Whether it’s The Smiths’ ‘Hatful Of Hollow’ or ‘Louder Than Bombs’, Orange Juice’s ‘The Glasgow School’ or Joy Division’s ‘Substance’ (to name but four), the musical landscape is peppered with a litany of top-drawer, single-artist. non-album compilations packed to the absolute gunnels with all manner of curios, b-sides and alternative versions. Rewind back to 2005 and Belle & Sebastian entered the grey with their collection of non-album output during their Jeepster Records phase, entitled ‘Push Barman To Open Old Wounds’. While some collections may be better known, few are anywhere near as evocative; it remains sound of sitting inside a Glasgow tenement flat in the mid-late 1990s on an Autumn morning, wistfully pondering the city’s possibilities.
With this in mind, follow-up in-a-way ‘The Third Eye Centre’ (the Rough Trade years to its predecessor’s Jeepster) has a class act to follow, but to begin with at least it seems like it’s about to pull it off. The joyous, everything-bar-the-kitchen-sink percussion of The Avalanches’ remix of ‘I’m A Cuckoo’ (one of three reworkings on the album, alongside a throbbing club-ready Richard X version of ‘I Didn’t See It Coming’ and Miaoux Miaoux’s slinky ‘Your Cover’s Blown’) gives way to the upbeat, Primitives-esque ‘Suicide Girl. Elsewhere, other highlights include the intriguing, choppy ska of ‘The Eighth Station Of The Cross Kebab House’, the whimsical Stevie Jackson-led slow-burner ‘I Took A Long Hard Look’, and the Dexy’s Midnight Runners-esque ‘Heaven In The Afternoon’. That’s before we get to the impressive closing sequence that includes the Hank Marvin twang of ‘Passion Fruit’, the cinematic ‘Desperation Made A Fool Of Me’ with its prominent chiming piano line and the closing freneticism of ‘The Life Pursuit’. So far so good.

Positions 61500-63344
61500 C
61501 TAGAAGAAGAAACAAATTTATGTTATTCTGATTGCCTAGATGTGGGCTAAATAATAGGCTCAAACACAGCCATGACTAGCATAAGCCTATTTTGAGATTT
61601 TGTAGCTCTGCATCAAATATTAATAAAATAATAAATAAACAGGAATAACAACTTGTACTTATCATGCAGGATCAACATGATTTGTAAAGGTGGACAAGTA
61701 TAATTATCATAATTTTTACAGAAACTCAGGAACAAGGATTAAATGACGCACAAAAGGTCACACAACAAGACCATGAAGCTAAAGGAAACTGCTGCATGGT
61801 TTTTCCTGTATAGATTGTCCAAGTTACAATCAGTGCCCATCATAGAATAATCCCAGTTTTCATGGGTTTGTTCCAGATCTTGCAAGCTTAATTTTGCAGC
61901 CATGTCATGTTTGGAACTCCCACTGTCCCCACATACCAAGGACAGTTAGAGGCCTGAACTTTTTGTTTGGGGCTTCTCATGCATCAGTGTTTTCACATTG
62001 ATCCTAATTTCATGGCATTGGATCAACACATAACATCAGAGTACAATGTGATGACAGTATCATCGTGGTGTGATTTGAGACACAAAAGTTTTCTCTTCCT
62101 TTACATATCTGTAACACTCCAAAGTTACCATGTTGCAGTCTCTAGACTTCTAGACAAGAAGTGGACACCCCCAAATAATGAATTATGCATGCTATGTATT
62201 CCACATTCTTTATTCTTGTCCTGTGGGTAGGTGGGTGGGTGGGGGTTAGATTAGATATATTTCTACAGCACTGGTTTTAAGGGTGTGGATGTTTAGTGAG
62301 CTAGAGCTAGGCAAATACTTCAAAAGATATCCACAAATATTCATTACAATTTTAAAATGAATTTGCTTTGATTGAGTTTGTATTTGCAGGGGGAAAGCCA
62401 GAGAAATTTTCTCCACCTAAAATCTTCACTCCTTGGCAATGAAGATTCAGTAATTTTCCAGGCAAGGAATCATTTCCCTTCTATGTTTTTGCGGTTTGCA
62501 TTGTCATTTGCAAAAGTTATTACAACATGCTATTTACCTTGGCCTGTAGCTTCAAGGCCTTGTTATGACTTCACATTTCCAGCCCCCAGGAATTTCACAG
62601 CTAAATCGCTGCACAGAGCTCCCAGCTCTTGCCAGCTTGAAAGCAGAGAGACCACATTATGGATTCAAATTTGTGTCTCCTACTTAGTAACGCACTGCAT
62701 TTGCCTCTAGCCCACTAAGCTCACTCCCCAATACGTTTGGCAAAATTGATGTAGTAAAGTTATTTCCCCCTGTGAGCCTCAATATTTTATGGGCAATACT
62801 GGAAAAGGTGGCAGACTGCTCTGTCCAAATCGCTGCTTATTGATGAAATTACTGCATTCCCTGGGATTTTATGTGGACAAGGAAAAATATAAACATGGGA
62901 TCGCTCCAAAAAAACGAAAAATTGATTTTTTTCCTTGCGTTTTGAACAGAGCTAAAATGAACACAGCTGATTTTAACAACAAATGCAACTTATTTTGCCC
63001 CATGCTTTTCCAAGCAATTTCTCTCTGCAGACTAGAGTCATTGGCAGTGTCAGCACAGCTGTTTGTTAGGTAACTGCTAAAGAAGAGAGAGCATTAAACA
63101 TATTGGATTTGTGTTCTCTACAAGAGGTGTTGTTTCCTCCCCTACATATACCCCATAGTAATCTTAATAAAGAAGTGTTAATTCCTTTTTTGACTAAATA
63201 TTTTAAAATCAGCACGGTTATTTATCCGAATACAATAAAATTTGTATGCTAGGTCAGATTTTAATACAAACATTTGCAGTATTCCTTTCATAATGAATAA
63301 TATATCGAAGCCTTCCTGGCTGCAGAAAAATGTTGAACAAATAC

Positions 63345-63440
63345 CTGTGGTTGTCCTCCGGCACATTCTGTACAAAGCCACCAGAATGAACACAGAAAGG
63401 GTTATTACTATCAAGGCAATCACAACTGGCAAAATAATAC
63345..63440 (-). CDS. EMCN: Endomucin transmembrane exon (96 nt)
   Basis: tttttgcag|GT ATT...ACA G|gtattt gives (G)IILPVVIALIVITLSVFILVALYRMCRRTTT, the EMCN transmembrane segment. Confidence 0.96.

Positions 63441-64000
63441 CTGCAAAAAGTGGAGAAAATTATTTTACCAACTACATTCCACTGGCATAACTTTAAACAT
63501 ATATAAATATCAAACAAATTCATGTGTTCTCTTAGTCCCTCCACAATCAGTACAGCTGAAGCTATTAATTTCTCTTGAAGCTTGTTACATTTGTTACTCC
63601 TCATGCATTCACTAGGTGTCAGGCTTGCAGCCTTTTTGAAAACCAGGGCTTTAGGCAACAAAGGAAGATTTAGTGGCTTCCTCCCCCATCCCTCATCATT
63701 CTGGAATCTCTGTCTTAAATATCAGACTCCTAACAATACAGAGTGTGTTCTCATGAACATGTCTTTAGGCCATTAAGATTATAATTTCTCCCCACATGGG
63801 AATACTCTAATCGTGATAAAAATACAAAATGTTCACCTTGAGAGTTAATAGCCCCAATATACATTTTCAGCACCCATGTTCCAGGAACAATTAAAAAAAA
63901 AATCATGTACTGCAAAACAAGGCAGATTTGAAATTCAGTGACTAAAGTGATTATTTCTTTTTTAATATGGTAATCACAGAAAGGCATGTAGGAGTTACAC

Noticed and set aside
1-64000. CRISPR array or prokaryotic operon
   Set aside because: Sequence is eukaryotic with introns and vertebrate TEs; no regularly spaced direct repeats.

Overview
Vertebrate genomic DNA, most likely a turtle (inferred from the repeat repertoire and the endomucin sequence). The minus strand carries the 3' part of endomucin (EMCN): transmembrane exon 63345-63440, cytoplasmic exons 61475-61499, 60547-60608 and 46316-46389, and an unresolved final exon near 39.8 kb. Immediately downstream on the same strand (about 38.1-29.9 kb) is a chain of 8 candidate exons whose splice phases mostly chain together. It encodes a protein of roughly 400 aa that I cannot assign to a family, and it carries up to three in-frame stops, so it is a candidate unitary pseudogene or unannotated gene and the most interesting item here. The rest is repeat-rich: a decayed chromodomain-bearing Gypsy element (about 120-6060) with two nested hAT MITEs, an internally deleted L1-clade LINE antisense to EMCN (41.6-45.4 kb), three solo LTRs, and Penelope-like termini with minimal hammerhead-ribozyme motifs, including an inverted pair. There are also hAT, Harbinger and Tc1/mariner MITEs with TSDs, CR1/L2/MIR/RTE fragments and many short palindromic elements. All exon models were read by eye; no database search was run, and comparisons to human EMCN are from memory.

But it’s not all beer and skittles - whereas ‘Push Barman…’ still has the ability to captivate, all too often ‘The Third Eye Centre’ seems happy to make a beeline for the wallpaper and hide itself within it. It’s a frustrating listen. Why settle for the Nouvelle Vague-ish nothingness of ‘Love On The March’ when you could be listening to genuine gems like an early version of ‘The State I’m In’, ‘Lazy Line Painter Jane’ or ‘Slow Graffiti’ instead? Whether it’s the morose ‘Long Black Scarf’, lightweight ‘I Believe In Travellin’ Light’ or the half-hearted saunter of ‘Blue Eyes Of A Millionaire’, it’s worryingly easy to glance across at the track counter and wonder where the past three or four tracks have gone. Moreover, whereas there’s an innate flow and cohesion to ‘Push Barman….’ - despite it ranging from a band yet to release an album to one which had released its fifth – it’s a trait missing from ‘The Third Eye Centre’, which sometimes chops and changes styles to jarring effect, none more so than on the first three tracks.
To label ‘The Third Eye Centre’ a missed opportunity may be overstating the case somewhat, but certainly whereas ‘Push Barman To Open Old Wounds’ could conceivably be ranked alongside ‘Tigermilk’ and ‘If You’re Feeling Sinister’ as an essential early-period Belle & Sebastian purchase, its follow up feels like something akin to a completist’s curio. Flawed and thus difficult to truly love, it could be argued that it showcases the discrepancy between songwriting consistency in the early years and over the last ten (and three records) - those fond of firing this argument at will during pub discussions may have just gained themselves another clip of ammunition.
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